Volkswagen T-Roc review
The T-Roc is a Golf-based SUV that's practical and fun to drive. Mid-life updates have improved cabin quality, but it can be a little expensive to buy
The Volkswagen T-Roc was a relative latecomer to the compact SUV segment, but the Golf-sized SUV is a strong contender in this hotly contested class, as well as being a sales hit for VW. The T-Roc ushered in a new level of design emotion for the brand, with a cute, compact shape and lots of personalisation options. Best of all, it’s great to drive with spirited engines and a chassis that blends control and fun with a fair degree of comfort.
Inside there’s more space for passengers and luggage than in a Golf (thanks to the increased height), plus plenty of hi-tech connectivity, autonomous driving and safety kit available. Our previous bugbear with the T-Roc's interior quality has been somewhat addressed with a mid-life facelift for 2022, although it was much needed given the list prices, which are close to premium.
About the Volkswagen T-Roc
The Volkswagen T-Roc arrived in 2017 as an SUV-style spin-off from the best-selling VW Golf. Like many crossover-type vehicles the T-Roc is blessed with off-road style chunky design cues, but the reality is that it’s configured to be easy to drive on tarmac, to be practical and (reasonably) affordable, and not to look like a boring old family hatchback.
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Like its plentiful rivals, the T-Roc is designed to tap into the booming market for stylish yet family-friendly SUVs, while also bringing a younger audience to the VW brand. The sort of owners who might be put off by VW’s typical design conservatism, or the grown-up and sensible image the Golf projects.
Yet behind the racier image, the T-Roc shares all its technology and engineering with its hatchback sibling, and is all the better for it. You pay a little more for being fashionable, but the advantages don’t stop there as the T-Roc is actually a little roomier than the Golf hatch due to its taller body dimensions.
The T-Roc comes with a similarly broad range of engine options to the Golf; there are entry-level 1.0-litre TSI Life versions on one hand, and the high-performance T-Roc R on the other - the latter boasting almost 300bhp and 4MOTION all-wheel drive for impressive grip. In 2020 the range was even extended to include the T-Roc Cabriolet which, as the only drop-top SUV of its type around, will surely be a ‘must have’ for people inspired by such things.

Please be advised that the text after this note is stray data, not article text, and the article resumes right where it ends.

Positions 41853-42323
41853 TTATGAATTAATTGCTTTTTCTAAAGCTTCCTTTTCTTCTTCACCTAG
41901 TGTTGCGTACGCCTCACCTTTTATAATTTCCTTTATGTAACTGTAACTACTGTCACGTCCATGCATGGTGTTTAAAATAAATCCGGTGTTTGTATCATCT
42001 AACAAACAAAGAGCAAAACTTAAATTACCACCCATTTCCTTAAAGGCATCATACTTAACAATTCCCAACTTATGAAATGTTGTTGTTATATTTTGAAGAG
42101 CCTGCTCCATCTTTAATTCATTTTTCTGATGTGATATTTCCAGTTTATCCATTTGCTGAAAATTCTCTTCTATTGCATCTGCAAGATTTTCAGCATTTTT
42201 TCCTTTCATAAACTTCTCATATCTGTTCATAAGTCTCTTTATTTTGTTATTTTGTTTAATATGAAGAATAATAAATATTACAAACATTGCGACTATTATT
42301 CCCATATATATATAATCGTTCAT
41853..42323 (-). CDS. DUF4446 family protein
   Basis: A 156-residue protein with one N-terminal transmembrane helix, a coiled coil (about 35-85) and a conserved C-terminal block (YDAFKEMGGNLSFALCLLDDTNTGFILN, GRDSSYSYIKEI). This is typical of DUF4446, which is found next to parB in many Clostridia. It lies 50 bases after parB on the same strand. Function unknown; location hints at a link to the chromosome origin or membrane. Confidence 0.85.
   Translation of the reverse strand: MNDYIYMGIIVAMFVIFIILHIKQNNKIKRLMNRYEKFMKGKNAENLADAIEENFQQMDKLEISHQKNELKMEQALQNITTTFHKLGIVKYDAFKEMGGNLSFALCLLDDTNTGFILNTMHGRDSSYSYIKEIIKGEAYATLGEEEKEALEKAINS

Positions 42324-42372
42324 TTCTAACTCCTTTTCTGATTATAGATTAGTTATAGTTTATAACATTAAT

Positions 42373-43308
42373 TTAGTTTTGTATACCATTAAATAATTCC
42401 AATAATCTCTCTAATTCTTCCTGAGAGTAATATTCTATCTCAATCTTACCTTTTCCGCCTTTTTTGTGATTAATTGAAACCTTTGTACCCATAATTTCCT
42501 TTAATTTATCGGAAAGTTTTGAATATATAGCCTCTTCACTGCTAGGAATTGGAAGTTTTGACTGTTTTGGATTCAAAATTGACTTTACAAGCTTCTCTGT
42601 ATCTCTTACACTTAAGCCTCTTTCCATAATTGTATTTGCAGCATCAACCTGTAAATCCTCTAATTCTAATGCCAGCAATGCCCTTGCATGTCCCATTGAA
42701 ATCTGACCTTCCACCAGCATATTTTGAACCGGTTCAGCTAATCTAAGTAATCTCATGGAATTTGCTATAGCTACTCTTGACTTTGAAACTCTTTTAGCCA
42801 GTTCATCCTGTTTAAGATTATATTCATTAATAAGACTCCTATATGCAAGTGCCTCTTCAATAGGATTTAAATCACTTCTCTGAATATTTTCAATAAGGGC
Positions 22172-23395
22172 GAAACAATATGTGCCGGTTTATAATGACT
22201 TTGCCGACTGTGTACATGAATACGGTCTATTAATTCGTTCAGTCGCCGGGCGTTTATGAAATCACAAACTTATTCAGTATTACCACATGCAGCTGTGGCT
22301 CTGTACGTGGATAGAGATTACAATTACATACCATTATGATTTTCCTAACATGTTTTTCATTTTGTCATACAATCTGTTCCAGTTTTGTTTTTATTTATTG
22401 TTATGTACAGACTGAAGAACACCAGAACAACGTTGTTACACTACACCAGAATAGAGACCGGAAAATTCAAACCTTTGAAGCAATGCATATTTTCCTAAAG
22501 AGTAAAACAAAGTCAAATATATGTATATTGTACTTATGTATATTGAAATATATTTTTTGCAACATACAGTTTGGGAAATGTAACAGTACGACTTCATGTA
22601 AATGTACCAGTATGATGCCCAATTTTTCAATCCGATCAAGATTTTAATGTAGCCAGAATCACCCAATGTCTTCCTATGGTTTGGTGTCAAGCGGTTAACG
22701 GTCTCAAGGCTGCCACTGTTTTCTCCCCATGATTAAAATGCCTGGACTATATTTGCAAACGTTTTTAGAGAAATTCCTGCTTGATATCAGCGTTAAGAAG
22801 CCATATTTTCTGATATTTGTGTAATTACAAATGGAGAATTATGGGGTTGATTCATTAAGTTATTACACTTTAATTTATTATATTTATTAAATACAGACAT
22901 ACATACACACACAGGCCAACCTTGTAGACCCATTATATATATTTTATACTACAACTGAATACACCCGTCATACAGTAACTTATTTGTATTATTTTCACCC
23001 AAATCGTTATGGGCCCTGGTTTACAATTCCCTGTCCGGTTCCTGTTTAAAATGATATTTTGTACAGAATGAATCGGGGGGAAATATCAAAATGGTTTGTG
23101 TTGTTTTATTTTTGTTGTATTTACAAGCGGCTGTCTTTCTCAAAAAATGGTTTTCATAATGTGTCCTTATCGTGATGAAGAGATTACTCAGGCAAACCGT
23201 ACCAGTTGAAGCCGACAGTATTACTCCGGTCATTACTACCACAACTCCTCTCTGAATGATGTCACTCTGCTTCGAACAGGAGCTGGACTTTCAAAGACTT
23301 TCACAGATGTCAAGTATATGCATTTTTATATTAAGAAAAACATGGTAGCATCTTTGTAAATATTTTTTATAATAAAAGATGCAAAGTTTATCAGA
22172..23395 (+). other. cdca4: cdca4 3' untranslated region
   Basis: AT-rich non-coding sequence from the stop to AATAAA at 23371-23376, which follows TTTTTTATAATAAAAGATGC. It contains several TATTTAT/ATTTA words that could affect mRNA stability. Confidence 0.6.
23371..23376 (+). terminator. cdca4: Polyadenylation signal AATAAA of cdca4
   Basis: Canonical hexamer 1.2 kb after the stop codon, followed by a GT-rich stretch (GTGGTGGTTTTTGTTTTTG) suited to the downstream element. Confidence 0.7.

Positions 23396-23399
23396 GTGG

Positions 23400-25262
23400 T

As the T-Roc is based on the Golf, it slots into the VW crossover range between the larger Tiguan and recently introduced T-Cross – alongside the Taigo coupe-SUV which joined the range in 2021. Prices start from around £28,000 and climb to almost £45,000 for the hot R version.
The T-Roc has a variety of rivals, including the Audi Q2 (which shares running gear with the T-Roc), MINI Countryman, Mercedes GLA and lower spec versions of the Volvo XC40. There's also the Toyota C-HR and Honda HR-V to consider, and also the BMW X1 and X2 and Lexus UX.
Where the T-Roc breaks away from the Golf is with its funky looking interior. Rather than use the Golf's cabin wholesale, VW has added splashes of colour inside, including dash panels that are colour coded to the exterior. We weren't impressed by the use of harder plastics in the pre-facelift model, although the updated T-Roc has an improved cabin with softer materials in use and a lift in overall perceived quality.
There are a variety of turbocharged petrol and diesel engines offered. For petrol power, you can choose the 109bhp 1.0 TSI turbo, which is surprisingly capable in the T-Roc, VW's 148bhp 1.5 TSI Evo unit with cylinder deactivation, the 187bhp 2.0 TSI petrol and the range-topping 296bhp 2.0 TSI. All petrol engines come with a six-speed manual except the 2.0 TSI, which has a seven-speed DSG auto – this is available as an option with the 1.5 TSI Evo engine. 4MOTION four-wheel drive is also standard with the 2.0 TSI.
Diesel power is handled by either 113bhp or 148bhp variants of VW’s familiar 2.0 TDI. The former is only available with a six-speed manual box, while the latter has the option of a seven-speed DSG auto transmission and all-wheel-drive.
Volkswagen offers a range of trim levels for the T-Roc, comprising of entry-level Life, Style, sporty R-Line and the top-of-the-range R model.
For an alternative review of the Volkswagen T-Roc, visit our sister site carbuyer.co.uk...
In this review
- 1Verdict - currently readingThe T-Roc is a Golf-based SUV that's practical and fun to drive. Mid-life updates have improved cabin quality, but it can be a little expensive to buy
- 2Engines, performance and driveEngine choice is broad, while the T-Roc provides a spirited drive without being uncomfortable. It’s an ideal urban runaround
- 3MPG, CO2 and Running CostsLatest VW petrol and diesel engines are strong all-rounders offering refinement, performance and decent real-world economy
- 4Interior, design and technologyThe T-Roc is stylish inside and out with plenty of hi-tech options, while interior quality is good
- 5Practicality, comfort and boot spaceIt's Golf-sized on the outside, but the T-Roc offers more space inside. It’s comfortable, too, in spite of the sporty drive
- 6Reliability and SafetyStrong safety is one of the big benefits of using the VW group’s MQB platform – there’s plenty of active tech and even more on the options list